June 22, 2022 | Washington, DC
The U.S. Department of Transportation’s National Highway Traffic Safety Administration issued a final rule today that updates testing requirements for child safety seats to improve the protection of children during side-impact crashes. The rule is a major advance in protecting children from serious injury in traffic crashes.
“Side-impact collisions cause serious injuries and deaths in young children each year,” said Dr. Steven Cliff, NHTSA Administrator. “By establishing more comprehensive testing requirements, we are advancing child passenger safety and assuring parents that the safety seat they choose for their child must meet the highest safety standards.”
This final rule amends Federal Motor Vehicle Safety Standard No. 213, “Child restraint systems,” by adding side impact performance requirements for child safety seats. The current standard requires child seats to meet performance criteria in a test simulating a 30-mph frontal impact. The final rule establishes a side impact test that replicates a 30-mph side collision, commonly known as a T-bone crash.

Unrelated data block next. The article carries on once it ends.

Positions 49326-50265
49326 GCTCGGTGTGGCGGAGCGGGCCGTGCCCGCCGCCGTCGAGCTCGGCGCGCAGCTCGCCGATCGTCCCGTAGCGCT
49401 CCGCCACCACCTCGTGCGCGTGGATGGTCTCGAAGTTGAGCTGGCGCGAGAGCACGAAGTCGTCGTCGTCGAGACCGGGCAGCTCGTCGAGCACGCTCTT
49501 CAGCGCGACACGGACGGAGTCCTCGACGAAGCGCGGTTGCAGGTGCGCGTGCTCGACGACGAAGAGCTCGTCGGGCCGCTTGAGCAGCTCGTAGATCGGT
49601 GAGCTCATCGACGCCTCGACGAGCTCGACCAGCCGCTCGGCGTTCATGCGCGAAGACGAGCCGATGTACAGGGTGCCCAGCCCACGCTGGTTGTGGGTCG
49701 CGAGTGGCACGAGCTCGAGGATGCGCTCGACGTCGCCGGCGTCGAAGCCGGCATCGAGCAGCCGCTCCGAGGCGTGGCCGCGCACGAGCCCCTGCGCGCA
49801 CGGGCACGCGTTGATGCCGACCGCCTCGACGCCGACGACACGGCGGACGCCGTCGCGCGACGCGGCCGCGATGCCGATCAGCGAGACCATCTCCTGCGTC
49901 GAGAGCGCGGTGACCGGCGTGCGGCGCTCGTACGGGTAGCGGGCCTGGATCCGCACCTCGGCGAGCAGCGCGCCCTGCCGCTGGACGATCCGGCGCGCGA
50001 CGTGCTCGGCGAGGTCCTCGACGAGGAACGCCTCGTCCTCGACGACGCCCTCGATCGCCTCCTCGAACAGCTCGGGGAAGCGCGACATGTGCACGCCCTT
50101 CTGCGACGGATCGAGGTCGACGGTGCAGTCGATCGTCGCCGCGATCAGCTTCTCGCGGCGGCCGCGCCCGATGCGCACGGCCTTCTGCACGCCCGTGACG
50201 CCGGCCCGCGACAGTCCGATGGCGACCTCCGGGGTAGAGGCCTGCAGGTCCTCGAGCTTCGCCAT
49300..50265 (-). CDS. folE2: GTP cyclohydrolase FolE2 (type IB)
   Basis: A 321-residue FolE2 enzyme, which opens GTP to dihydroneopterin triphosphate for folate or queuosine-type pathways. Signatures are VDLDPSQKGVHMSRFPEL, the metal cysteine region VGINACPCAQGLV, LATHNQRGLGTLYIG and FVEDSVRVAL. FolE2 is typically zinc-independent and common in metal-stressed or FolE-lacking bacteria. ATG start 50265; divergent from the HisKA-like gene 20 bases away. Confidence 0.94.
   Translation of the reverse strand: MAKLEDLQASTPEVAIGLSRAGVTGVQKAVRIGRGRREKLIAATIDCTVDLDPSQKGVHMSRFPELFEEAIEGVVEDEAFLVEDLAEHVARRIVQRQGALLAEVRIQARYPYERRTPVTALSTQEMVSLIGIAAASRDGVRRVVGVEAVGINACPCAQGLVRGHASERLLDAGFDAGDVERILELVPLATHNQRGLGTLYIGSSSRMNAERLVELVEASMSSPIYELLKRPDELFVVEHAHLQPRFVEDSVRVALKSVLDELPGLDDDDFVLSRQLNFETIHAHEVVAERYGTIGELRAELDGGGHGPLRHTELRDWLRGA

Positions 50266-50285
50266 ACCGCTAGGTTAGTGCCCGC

The test relies on a sliding vehicle seat mounted on rails, known as a sled, and a vehicle door mounted on the sled to resemble the vehicle and simulates what happens to a child and child seat in a T-bone crash. Child seats will be evaluated using the newly developed Q3s side impact test dummy representing a 3-year-old child along with the well-established CRABI 12-month-old child test dummy.
The Biden-Harris Administration is dedicated to improving safety on our nation’s roads. Under their leadership, NHTSA is working expeditiously to issue rules that will improve safety. These updates fulfill a statutory mandate set forth in the “Moving Ahead for Progress in the 21st Century Act” (MAP-21) that directed NHTSA to issue a final rule to improve the protection of children seated in child safety seats during side impacts.
Please click here to learn more about the rulemaking process.